Dear those who are also always left behind,
Well, it’s happened again. Someone you considered a friend, someone you trusted, someone you loved, someone you believed would always be there for you—that someone, you know who—has left you.
It started simply: when you were together, they started talking and smiling less, looking more lost in thought than anything, but you just chalked it up to them having a bad day.
But then, their “having a bad day” seemed to last a lot longer than a day. Suddenly, they were disinterested, ignoring you and dodging your attempts to meet. When you would get together, the words didn’t flow like they used to. It was like pulling teeth when you tried to get them to talk. You tried, like the caring and compassionate person you are, to figure out the problem. Was it family? Was it their work? Was it you? But with a wave of their hand and a “I’m just tired,” they batted your concern, doing nothing to bat away the growing feeling of nausea bubbling in your stomach.
And then, just like that, they were gone.
If you contacted them, they gave you some sort of fumbling excuse. But you’ve been left so many times that you recognize a BS excuse when you hear it.
If you didn’t contact them, well—it was over.
There might have been fanfare leading up to it; there might have been signs that they were going to bolt far before you realized, but you were too invested in making sure that they stayed to see clear. All you know now is that you’re alone.
It hurts more than words can say. Thoughts of “What did I do?” and “Was I not worth it?” run through your head, and nights are always spent staring at the ceiling as you lay in bed, picturing every time you were together and wondering what action was the final straw.
I know the loneliness sets in, and it hurts. It’s like something with giant claws has ripped your organs out of your chest, and you’ve sunk to your knees, completely and irrevocably defeated.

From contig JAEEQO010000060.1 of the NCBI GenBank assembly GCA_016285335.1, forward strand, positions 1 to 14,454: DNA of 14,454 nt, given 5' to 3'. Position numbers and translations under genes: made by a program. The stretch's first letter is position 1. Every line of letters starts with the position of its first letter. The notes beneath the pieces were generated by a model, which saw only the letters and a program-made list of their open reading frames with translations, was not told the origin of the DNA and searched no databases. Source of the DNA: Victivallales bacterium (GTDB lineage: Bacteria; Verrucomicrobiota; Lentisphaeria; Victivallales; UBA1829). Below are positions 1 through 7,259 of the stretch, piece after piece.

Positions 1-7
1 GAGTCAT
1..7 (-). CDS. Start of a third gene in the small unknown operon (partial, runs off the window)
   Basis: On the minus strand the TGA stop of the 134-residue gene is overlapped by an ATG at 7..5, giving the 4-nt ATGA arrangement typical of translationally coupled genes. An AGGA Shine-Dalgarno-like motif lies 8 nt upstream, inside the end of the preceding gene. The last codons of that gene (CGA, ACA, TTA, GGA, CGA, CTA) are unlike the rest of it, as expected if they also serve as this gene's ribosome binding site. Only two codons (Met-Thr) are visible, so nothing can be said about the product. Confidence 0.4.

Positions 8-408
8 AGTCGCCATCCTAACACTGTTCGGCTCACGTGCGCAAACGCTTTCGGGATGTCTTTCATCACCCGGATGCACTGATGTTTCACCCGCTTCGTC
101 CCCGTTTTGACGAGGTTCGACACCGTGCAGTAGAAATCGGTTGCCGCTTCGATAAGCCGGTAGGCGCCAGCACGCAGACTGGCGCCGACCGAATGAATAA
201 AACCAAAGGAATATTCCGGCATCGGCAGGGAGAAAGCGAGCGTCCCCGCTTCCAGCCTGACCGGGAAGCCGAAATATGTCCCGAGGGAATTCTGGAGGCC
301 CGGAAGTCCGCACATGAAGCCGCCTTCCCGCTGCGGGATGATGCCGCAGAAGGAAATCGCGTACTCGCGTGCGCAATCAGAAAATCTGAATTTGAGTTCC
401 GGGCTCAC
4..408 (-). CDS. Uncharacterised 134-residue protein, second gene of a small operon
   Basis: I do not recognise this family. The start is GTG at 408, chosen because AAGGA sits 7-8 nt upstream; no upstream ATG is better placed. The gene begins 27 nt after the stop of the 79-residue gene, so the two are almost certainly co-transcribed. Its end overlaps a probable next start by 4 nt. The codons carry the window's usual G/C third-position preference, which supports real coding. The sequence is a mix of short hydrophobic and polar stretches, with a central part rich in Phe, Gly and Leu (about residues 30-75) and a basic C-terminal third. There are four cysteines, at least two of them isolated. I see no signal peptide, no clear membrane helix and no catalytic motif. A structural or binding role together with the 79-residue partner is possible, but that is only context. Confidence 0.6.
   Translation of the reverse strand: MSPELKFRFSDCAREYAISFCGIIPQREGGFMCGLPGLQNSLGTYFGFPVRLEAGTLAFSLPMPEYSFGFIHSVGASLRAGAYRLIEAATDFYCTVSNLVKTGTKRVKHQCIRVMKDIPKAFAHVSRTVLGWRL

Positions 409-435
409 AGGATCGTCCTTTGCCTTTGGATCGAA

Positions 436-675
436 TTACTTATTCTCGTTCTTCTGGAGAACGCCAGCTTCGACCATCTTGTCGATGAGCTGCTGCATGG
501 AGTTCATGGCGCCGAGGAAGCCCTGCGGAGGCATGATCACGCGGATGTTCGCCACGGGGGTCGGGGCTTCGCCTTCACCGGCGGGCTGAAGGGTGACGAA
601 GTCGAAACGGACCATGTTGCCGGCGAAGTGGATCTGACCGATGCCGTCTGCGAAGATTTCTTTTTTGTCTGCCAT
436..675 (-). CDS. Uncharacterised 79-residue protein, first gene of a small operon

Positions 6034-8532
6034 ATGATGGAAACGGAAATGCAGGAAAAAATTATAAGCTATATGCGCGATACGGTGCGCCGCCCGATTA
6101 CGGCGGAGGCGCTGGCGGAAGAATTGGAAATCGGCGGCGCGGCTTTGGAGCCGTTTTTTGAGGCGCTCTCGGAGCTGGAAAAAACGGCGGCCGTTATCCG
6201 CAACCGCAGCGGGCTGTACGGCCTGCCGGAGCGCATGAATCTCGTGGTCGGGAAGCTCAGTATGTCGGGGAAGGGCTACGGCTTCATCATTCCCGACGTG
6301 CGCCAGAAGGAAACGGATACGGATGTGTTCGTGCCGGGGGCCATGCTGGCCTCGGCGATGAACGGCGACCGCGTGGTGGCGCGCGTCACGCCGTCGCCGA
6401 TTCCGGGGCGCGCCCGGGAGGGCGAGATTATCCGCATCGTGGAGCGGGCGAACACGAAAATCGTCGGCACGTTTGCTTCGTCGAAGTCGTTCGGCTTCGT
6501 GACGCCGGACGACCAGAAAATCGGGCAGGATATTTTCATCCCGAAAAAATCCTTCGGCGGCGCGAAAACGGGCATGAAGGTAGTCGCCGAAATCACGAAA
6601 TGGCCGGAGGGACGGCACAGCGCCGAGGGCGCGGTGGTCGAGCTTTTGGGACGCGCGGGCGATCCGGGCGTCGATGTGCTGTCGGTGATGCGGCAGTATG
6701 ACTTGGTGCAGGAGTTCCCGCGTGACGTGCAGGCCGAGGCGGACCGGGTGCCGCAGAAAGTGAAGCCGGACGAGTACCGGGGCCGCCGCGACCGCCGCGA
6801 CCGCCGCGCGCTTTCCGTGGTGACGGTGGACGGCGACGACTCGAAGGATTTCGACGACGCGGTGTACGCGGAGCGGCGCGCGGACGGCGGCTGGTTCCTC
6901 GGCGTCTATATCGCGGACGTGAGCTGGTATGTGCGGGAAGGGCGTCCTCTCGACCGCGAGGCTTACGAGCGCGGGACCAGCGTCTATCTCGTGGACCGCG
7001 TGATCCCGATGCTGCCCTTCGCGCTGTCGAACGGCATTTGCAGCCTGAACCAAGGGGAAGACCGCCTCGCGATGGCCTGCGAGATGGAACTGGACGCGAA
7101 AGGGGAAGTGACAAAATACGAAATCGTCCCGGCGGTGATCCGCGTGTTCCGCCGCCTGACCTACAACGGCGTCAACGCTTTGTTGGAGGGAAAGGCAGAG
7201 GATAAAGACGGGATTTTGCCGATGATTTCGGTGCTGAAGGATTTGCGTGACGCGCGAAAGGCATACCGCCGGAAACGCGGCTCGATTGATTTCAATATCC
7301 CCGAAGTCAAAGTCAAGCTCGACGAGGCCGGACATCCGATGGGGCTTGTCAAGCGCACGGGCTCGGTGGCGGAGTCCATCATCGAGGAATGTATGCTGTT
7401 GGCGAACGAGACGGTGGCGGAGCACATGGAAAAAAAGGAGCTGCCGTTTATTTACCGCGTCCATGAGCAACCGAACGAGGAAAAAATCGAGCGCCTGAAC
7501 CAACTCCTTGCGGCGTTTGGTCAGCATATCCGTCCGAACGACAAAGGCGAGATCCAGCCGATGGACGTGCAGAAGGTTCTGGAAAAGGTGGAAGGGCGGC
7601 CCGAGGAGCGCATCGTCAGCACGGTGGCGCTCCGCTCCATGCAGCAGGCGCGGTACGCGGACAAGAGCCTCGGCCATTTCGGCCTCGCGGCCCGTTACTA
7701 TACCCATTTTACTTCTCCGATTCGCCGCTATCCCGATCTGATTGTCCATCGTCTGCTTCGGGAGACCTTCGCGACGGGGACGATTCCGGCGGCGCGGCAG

I promise you—you’re not alone.
It’s going to be okay. Everything will be okay.
Those people that left didn’t and don’t deserve you. You’re a priceless individual, teeming with brilliant thoughts and bright smiles and a love so powerful that you could probably share it with the entire Earth and still not run out. Your worthiness isn’t determined by the people you surround yourself with, but rather, who you show yourself to be. And your true self will eventually become surrounded with quality individuals who love you for who you are and are too in love to leave.
It will be okay.
I’m not going to lie—it’s tough to dig yourself out of this deep hole that you’ve fallen in, but you’ve done it before, and you can do it again. Sometimes the dirt walls will crumble when you try to grapple on, or you’ll lose your footing and fall, and have to start all over again. Sometimes you might not feel like you have the strength to carry on. I promise you do.
Afterwards, think of your best moments and hold onto them. Think of how you made your friend a cup of tea and a bowl of chicken noodle soup when they were so sick that they couldn’t get out of bed. Think of how you made your teacher/professor laugh when it seemed like they’d had a rough class period. Think of the time you held a classmate when they’d just been broken up with and you let them cry on your shoulder, even though you didn’t really know them.
Think of those times, those memories, and hold onto them. Then, create more of them.
And in doing so, you’ll heal yourself. It may not seem like it at first, but you will.
If you happen to bump into the one who left you behind, you are not obligated to speak to them. You don’t owe them anything. If they loved you (and they probably did, because you’re amazingly lovable), then they know they broke your heart. You don’t need to return the sentiment; you are better than that. Instead, move on.
C.S. Lewis once said, "Experience is a brutal teacher, but you learn. My God, do you learn."
I love you. You are not alone.
The fellow heartbroken